If the business owner pays or supplies items, those costs are deductible from profit if you put them into a work-related expense chart (WKR). But what about mixed costs? The Amsterdam Court of Appeal recently discussed this.
Mixed costs include food and drink costs, stimulants, entertainment costs, conference and seminar costs, and the like. Due to their partial special nature, these costs are only partially deductible.
Discounts are limited
The deduction for these costs is limited to 80 percent for companies in income tax, and 73.5 percent for companies in corporate tax. Entrepreneurs can also choose not to deduct a fixed amount, rather than a percentage, if this is more beneficial.
Labor costs are 100 percent deductible
Labor costs are 100 percent deductible. But what if these wage costs consist of mixed costs, like a meal?
Taxable, then deductible
In the condition you played for Amsterdam Court of Appeal The court ruled that wage costs are 100 percent deductible only if tax is actually paid on that wage. This could be a wage tax if the allowance is taken into account as a wage on the employee’s salary slip. But it can also relate to wages set by the employer for a system of labor-related costs which are taxed at 80 percent of the final fee if the vacancy is exceeded.
Neither of these was the case in the case in question, because the drivers’ meal allowances were included in the free space of the work-related costs chart and did not exceed the fixed amount. It is for this reason that drivers have not paid any tax on it, and thus the costs were partially deductible, according to the court.
The court ruled that:
It has been established that the business owner has identified daily allowances as the final tax element. Moreover, it is not disputed between the parties that the wage tax was not actually paid on the overnight allowance.
In essence, the dispute boils down to the question of whether the day-to-day allowances that an employer gives to its employees are costs as indicated in Article 3.15, first paragraph, IB Code (Limited overhead cost deduction).
As far as the daily allowances relate to costs and fees related to food and drink, the court answers this question in the affirmative.
Therefore, the Court of Appeal does not follow the employer in his argument that the daily allowances seek to compensate the costs of their employees on the road for meals and other consumptions, since the change (extension) of the concept of wages Section 10 LB Act As of January 1, 2011, they are not included in the costs referred to in Article 3.15, first paragraph, of the Income Tax Law.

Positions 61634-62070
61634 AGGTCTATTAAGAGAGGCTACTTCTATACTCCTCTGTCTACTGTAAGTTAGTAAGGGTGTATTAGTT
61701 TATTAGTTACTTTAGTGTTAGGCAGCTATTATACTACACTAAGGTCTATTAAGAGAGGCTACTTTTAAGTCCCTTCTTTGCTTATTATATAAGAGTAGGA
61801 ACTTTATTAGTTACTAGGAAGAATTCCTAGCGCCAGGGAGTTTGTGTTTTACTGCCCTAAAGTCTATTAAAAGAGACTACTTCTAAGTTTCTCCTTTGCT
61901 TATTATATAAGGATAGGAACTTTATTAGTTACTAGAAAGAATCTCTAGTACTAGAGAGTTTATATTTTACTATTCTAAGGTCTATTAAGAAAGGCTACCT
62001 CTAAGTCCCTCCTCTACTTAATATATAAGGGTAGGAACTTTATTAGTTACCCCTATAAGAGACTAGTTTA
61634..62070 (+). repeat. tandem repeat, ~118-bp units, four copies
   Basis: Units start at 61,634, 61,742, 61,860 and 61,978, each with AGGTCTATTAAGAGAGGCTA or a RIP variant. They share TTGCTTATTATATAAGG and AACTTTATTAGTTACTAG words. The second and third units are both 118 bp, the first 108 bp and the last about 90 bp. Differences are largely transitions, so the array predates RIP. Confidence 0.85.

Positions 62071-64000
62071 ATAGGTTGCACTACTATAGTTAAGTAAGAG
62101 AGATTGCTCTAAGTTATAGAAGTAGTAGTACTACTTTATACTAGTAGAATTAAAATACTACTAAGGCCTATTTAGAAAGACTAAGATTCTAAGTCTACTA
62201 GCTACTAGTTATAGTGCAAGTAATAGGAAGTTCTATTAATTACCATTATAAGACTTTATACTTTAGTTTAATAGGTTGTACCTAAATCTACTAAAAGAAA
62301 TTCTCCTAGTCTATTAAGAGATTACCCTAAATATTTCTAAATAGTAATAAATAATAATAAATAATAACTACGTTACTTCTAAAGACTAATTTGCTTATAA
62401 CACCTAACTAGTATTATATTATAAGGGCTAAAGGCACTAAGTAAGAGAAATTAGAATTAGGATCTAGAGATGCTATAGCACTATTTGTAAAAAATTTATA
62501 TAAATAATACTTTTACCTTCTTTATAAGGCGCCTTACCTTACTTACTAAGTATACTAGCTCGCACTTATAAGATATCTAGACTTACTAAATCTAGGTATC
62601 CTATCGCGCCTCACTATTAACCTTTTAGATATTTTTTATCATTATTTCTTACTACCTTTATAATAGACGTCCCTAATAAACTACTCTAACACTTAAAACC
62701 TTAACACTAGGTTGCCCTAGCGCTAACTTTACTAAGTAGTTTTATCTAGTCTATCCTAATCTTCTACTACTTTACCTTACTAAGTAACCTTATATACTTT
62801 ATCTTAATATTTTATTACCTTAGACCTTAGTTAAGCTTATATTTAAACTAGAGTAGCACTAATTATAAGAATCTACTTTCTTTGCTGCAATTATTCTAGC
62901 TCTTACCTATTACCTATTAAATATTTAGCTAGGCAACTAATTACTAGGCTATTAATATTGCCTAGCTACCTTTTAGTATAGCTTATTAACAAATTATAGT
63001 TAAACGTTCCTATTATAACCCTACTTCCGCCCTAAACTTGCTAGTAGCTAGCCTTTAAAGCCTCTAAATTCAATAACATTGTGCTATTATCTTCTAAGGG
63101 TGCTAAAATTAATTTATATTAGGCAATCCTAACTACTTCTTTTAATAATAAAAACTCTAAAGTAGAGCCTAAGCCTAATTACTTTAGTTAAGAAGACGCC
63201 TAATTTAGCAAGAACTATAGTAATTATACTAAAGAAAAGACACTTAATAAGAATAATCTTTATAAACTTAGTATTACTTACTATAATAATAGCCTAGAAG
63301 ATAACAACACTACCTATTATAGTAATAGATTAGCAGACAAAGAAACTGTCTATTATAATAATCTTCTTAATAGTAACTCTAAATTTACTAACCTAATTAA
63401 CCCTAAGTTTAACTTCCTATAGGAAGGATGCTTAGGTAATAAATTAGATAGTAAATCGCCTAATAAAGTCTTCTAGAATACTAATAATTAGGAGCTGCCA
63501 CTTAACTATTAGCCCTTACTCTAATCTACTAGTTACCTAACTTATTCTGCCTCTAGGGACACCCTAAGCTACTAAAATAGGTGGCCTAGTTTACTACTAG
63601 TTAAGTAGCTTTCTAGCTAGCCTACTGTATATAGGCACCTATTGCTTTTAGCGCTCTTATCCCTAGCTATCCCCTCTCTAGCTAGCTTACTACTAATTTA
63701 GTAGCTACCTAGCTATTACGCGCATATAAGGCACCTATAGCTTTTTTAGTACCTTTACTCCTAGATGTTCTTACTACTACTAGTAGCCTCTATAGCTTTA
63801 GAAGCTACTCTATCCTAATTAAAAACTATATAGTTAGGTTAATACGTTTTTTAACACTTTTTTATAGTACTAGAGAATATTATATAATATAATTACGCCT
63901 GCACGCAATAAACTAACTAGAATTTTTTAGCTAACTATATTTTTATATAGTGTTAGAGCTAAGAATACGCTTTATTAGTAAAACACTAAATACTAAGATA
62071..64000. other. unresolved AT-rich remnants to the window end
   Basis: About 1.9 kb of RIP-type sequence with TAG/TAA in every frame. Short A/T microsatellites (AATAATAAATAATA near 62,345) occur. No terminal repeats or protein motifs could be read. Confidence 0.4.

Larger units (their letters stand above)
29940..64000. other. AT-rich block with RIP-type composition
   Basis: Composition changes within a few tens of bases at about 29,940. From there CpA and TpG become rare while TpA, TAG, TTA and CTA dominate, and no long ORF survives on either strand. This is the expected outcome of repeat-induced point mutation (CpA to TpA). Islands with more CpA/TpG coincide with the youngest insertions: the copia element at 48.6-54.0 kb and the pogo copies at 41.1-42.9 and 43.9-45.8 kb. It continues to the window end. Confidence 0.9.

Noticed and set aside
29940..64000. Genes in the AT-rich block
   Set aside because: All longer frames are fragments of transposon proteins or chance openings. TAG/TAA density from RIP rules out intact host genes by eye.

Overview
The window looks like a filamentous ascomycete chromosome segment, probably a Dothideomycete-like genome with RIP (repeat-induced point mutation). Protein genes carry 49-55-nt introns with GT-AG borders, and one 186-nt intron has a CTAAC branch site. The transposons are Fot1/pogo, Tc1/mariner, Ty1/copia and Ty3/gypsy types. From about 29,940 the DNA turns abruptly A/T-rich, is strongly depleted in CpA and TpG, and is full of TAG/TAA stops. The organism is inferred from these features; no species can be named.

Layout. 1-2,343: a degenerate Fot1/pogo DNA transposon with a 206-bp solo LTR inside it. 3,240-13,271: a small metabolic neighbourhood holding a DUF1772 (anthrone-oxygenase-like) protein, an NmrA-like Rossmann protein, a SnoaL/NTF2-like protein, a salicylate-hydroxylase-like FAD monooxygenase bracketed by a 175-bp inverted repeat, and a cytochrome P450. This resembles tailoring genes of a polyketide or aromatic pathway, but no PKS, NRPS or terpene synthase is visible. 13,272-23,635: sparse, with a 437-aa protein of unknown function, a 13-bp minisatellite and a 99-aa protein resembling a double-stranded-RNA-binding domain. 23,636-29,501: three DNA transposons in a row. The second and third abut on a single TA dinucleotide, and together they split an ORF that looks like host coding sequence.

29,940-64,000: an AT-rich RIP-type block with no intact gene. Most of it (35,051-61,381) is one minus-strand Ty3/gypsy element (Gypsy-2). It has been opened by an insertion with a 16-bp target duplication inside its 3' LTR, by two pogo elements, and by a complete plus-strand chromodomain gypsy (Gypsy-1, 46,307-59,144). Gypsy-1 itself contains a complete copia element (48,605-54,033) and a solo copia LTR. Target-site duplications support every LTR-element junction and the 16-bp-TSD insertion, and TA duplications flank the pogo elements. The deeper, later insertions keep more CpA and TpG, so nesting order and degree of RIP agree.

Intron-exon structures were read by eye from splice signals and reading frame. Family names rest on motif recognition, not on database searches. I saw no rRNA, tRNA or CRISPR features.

The restriction of cost deduction is unchanged
According to the Court of Appeal, there is no reason to assume that the legislator intended to amend the concept of wages in Article 10 of the Wet LB Law, and the expense allowances that fall within the scope of Article 3.15, Paragraph 1, Wet IB prior to this amendment, as this change will not be covered any longer, until Had those allowances been included in taxable wages from 2011 onwards.
By introducing the business-related expense scheme, the legislator did not intend to introduce a change in terms of limiting the expense allowance. Thus, the fact that the disputed daily allowances are part of the taxable wages, does not mean that these allowances, insofar as they fall within the provisions of Article 3.15, Paragraph 1, of the Income Tax Law (this relates to “food” and “drink”), Fall outside the discount limit in Article 3.15 Wet IB.
Difficult to implement
The case has yet to be evaluated by the Supreme Court, so the question is whether the appeals court ruling will still stand here. It is challenging to implement, for example in situations where both 100 percent deductible costs (such as a birthday package) and limited deductible costs (such as meals) are absorbed in the free space. After all, it is unclear afterwards how the free space should be allocated to the related costs and what is the reduction in the profit discount that this leads to.
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